Monday 7 November 2016

Withernsea (part three)

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The wind farm operators had picked the right spot to build their towering turbines because as we came to find out in the first three days of our holiday, the Humber estuary is a windy part of the country. Not only that but it rains a lot too. Although Norfolk is not too far south it felt like a different part of the country, and when I opened the curtains on Monday morning to see the tents flapping in the wind, and people packing them up to go home, my heart began to sink. I am on holiday and all I want when I'm on holiday is sunshine. I don't mind the odd shower of rain like you get in the Caribbean, but I want the sun to follow behind quite quickly to dry things out, and cheer up my bedraggled soul.

The wife had suggested driving to #Scarborough . It didn't look too far on the map and as a traditional seaside holiday town, it should have a lot more to offer the family for entertainment than #Withernsea. The great sixties singing duet Simon and Garfunkel had a worldwide hit with their song Scarborough Fair. We estimated it would take about forty-five minutes to get there taking the coast road. How wrong was I? Vey wrong! We got lost twice and eventually arrived after nearly two and half hours. The rain was pouring, the wife and I weren't speaking to each other, and the kids just wanted to go back to the amusement arcade on our holiday camp, plus everyone needed the loo. But we persevered. We arrived in the rain, parked up and then nipped into the local McDonalds to use the toilet. Then we decided to head to the beach and took the famous cliff top railway to the seafront.

It was still raining as we huddled in a concrete shelter with a whiff of urine under our nostrils and with other sodden holiday-makers as we ate our cheese sandwiches and crisps. We brought a jar of olives with us to give a fleeting moment of foreign luxury. But to be truthful by then I could have driven all the way back to Norwich Airport with the family, handed over my bank card and said, "put us on the first flight to somewhere sunny, and hang the cost."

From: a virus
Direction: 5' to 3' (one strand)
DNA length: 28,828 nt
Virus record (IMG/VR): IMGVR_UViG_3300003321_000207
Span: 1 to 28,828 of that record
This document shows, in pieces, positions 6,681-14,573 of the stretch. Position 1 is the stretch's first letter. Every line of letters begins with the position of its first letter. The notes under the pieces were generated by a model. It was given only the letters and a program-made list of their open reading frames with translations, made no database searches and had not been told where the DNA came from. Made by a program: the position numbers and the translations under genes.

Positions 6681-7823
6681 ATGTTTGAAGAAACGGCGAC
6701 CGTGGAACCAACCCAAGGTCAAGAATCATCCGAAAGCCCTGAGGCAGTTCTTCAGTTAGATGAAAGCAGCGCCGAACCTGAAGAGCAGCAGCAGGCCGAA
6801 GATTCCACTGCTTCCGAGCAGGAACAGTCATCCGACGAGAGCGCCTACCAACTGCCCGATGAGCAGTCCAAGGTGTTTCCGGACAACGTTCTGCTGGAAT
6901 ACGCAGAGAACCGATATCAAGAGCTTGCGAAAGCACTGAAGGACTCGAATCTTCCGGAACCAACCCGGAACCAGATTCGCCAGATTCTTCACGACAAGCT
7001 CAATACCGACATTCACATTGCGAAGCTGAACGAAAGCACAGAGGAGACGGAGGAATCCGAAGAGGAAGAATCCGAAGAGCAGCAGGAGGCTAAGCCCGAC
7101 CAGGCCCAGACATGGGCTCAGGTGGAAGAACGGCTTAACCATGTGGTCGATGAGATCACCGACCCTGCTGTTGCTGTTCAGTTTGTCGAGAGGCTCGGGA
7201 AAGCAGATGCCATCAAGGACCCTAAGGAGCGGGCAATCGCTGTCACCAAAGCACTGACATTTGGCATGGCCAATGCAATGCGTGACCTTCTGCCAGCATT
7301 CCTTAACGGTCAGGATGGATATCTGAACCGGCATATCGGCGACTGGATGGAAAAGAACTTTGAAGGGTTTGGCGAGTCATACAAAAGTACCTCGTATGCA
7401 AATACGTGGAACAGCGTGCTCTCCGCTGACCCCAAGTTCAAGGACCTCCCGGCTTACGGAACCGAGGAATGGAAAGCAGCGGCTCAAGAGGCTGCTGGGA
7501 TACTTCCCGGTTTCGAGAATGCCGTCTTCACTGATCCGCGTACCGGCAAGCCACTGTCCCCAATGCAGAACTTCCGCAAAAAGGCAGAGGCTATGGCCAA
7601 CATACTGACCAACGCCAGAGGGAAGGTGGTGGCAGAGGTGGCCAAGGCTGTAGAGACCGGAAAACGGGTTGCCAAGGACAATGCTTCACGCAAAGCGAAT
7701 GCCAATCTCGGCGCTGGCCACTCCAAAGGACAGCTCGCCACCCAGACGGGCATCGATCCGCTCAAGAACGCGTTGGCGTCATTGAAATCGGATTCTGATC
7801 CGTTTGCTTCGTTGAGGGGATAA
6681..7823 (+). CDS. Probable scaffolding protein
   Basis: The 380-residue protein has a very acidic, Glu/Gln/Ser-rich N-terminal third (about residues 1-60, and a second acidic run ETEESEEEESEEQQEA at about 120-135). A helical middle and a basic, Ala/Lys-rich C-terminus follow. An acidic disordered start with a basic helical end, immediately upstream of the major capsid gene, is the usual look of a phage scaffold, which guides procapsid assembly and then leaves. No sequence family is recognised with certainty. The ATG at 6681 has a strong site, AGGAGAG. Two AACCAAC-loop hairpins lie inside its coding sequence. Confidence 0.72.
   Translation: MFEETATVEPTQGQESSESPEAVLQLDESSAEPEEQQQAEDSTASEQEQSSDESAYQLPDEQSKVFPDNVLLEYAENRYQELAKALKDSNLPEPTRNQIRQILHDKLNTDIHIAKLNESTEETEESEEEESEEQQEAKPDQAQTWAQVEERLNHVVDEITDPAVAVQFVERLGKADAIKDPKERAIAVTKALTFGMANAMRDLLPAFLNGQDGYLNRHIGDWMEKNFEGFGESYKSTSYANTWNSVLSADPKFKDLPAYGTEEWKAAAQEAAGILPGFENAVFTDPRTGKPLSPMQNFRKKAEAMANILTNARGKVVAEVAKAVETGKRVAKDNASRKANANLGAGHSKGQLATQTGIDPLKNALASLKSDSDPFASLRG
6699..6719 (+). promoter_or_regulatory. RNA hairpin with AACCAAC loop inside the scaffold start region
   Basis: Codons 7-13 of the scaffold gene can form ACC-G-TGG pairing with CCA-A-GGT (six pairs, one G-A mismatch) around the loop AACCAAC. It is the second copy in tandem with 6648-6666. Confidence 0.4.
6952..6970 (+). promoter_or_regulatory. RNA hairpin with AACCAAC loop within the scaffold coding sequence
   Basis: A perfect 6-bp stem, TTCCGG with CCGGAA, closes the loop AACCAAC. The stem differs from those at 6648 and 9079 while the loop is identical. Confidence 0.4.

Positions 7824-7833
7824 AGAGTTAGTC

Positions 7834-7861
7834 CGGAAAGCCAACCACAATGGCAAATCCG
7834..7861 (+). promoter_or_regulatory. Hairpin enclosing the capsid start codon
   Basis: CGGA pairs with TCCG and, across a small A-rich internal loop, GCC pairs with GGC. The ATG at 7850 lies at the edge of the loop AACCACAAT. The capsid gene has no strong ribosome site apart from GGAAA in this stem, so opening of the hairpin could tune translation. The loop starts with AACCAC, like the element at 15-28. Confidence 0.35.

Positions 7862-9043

We then crossed the main road and headed towards the harbour. There we found a small Fun Fair and the kids were suddenly happy. 

They wanted to go on the bumper cars, so the two of them and the wife had a car each as I looked on while keeping an eye on our travel bags. It was at that precious moment as I took pictures on my phone that something clicked. My mood, that up to that point had not been in holiday mode, suddenly thought, "fuck the weather, the family are happy which means I'm happy, and I've got nothing to worry about for the rest of week because I'm on holiday."   

By the time we left the funfair the rain had stopped, the wind had died down and the sun was threatening to come out. We popped into a souvenir shop to get my customary fridge magnet which has become a tradition for me when I travel to somewhere new, plus a newspaper. By the time we sat in a seafront cafe for afternoon tea with cake and I had settled down in a comfortable chair wth my newspaper, the sun was shining and it was warm enough for me to take off my jacket. We then headed for the beach. The children got into their swimmers and dived into the sea as I kept a watchful eye on them while paddling along the shoreline.

It was lovely. The sun was beating against my face, the grey clouds had been replaced by blue skies and light puffy clouds, and when you closed your eyes you could imagine being anywhere in the world. As the sun began to set I decided to treat the family to a fish supper. We headed to The Famous Fish Pan  and what a good choice we made. A traditional fish and chip shop with a restaurant next door. All the food is cooked fresh and very good value for money. Just good old fashion British fair.

I had Haddock and chips with mushy peas plus two slices of bread and butter. Landed that day in the fish market just a stone-throw away and cooked fresh as you wait. What more can a man ask for? It was lovely and the rest of the family tucked into the same. Afterward, we decided to walk off the fantastic meal and pay a visit to the fish market. As we looked around the fishing boats bobbing in the harbour it brought back powerful memories of my youth. In my late teens and early twenties I was a fish auctioneer on Lowestoft Fish Market (until the European Common Agriculture and Fisheries Policy destroyed a thriving and world-beating industry). I took some more pictures and I just had to text one to my old boss, mentor and friend Andrew Bagshaw. Even though we may only see each other once a year now, he is a person that still to this day I am truly grateful that came into my life, and I will always hold him to my heart as a friend.

As we drove home we passed around the outskirts of #Bridlington which was once home to my mother-in-law and everyone had enjoyed themselves, and glad we had made the effect to go for a day out in Scarborough.



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